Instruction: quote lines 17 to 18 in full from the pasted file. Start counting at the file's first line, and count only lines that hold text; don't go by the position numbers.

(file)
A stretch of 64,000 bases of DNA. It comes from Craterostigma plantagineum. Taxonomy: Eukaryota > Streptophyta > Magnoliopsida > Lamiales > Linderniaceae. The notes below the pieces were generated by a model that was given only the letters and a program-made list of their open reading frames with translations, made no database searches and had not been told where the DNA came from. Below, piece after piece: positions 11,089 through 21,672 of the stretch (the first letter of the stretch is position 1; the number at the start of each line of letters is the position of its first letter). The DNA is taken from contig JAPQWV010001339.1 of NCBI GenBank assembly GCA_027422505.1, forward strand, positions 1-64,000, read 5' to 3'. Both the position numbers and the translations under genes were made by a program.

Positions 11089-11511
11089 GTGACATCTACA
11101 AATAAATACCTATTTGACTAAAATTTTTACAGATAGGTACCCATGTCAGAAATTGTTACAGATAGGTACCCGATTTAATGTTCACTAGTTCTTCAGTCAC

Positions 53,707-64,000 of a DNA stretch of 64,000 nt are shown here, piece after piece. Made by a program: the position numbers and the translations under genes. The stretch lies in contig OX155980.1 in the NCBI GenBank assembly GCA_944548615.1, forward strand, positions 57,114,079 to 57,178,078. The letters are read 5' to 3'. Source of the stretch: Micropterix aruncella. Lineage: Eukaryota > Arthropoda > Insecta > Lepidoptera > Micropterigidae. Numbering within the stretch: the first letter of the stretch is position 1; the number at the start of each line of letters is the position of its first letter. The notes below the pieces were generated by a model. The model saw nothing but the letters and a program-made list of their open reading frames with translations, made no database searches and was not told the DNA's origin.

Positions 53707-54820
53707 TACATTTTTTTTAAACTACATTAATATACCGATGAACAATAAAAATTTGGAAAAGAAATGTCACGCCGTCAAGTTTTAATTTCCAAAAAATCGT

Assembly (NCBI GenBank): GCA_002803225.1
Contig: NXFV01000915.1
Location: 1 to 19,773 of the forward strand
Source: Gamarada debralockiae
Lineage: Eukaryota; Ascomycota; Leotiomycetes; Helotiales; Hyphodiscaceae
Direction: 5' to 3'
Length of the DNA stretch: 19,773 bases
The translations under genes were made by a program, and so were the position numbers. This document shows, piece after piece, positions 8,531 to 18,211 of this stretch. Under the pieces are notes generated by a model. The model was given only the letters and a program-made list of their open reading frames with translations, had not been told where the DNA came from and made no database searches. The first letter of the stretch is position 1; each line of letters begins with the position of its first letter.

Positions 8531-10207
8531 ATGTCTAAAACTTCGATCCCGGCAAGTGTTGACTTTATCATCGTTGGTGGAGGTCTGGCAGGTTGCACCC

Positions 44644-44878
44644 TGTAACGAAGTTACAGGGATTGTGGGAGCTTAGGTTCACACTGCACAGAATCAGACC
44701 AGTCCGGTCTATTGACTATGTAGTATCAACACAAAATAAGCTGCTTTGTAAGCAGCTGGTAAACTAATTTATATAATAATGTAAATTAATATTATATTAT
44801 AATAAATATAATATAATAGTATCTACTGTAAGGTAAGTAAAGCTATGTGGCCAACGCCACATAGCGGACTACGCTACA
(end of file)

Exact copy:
8531 ATGTCTAAAACTTCGATCCCGGCAAGTGTTGACTTTATCATCGTTGGTGGAGGTCTGGCAGGTTGCACCC

Positions 44644-44878